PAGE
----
Parts 1 through 4 of this series described the importance of determining the visual axis measurement to maximize patient visual comfort and satisfaction with PALs. This final installment introduces methods and devices to obtain that measurement.
Ever heard this? “Seems like I need to rotate my head to read clearly through one of my lenses.” I’ve been annoyed and frustrated when I thought that the lenses I dispensed were measured and fit correctly and yet the patient, the real expert, says, they aren’t. If these lenses were correctly placed, patients would have good binocularity and comfort at near, not the stereoscopic disruption and discomfort that they are experiencing.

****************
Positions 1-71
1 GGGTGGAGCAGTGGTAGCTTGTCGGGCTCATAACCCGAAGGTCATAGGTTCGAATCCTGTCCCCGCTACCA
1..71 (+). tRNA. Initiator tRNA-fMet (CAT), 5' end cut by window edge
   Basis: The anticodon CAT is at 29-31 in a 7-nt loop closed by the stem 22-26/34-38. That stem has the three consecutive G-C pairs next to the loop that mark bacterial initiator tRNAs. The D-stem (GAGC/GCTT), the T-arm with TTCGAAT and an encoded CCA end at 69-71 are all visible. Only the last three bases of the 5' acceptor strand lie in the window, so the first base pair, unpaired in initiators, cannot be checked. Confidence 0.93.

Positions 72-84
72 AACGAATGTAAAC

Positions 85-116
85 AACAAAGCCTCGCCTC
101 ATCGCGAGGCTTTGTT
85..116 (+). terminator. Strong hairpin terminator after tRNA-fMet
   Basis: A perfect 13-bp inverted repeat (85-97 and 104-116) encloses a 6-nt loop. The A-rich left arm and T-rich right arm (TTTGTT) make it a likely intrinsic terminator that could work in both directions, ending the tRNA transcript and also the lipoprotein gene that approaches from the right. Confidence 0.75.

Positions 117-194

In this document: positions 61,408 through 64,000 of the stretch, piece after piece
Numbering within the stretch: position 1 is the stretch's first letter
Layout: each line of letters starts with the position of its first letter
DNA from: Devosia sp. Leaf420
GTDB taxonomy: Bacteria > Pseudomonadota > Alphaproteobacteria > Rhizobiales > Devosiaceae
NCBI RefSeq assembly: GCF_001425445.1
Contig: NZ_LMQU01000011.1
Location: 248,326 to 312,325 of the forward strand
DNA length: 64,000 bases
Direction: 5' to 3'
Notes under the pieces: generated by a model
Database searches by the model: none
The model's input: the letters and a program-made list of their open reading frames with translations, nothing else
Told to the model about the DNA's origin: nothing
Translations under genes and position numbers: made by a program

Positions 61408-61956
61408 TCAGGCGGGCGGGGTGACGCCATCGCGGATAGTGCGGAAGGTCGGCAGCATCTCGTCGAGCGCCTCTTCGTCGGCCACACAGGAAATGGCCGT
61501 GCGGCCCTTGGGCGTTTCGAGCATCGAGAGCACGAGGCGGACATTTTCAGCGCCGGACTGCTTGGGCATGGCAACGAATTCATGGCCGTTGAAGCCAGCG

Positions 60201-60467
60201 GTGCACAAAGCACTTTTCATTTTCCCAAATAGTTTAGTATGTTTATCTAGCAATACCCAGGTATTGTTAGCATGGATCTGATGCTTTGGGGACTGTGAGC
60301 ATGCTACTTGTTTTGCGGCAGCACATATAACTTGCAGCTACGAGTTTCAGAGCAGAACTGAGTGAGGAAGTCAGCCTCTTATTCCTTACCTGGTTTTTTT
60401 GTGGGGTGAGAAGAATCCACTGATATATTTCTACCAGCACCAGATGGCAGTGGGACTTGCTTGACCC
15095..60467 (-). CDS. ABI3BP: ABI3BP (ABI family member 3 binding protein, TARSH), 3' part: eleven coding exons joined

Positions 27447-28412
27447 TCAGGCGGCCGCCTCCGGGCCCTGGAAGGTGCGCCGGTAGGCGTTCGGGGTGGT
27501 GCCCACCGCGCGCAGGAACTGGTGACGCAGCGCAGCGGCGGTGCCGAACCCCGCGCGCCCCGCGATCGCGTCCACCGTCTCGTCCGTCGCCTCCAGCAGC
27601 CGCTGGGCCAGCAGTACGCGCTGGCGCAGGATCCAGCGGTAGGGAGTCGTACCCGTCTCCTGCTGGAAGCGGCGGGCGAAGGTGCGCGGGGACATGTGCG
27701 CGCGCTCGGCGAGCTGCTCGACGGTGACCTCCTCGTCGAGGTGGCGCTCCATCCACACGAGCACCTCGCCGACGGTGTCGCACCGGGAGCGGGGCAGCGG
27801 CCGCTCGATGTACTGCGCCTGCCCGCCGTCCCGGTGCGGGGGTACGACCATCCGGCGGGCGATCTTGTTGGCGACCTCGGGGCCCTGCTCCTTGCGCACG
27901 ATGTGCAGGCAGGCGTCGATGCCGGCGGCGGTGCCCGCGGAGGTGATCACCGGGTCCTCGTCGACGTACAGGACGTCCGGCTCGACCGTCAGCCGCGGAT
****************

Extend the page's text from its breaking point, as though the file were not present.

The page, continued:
In Part 1, we discussed Position of Wear measurements and how they affect compensated power. Now you’ll see why. Are all these measurements necessary? The answer is yes and no. To create compensated lenses, we must use values for one or more of the key POWs.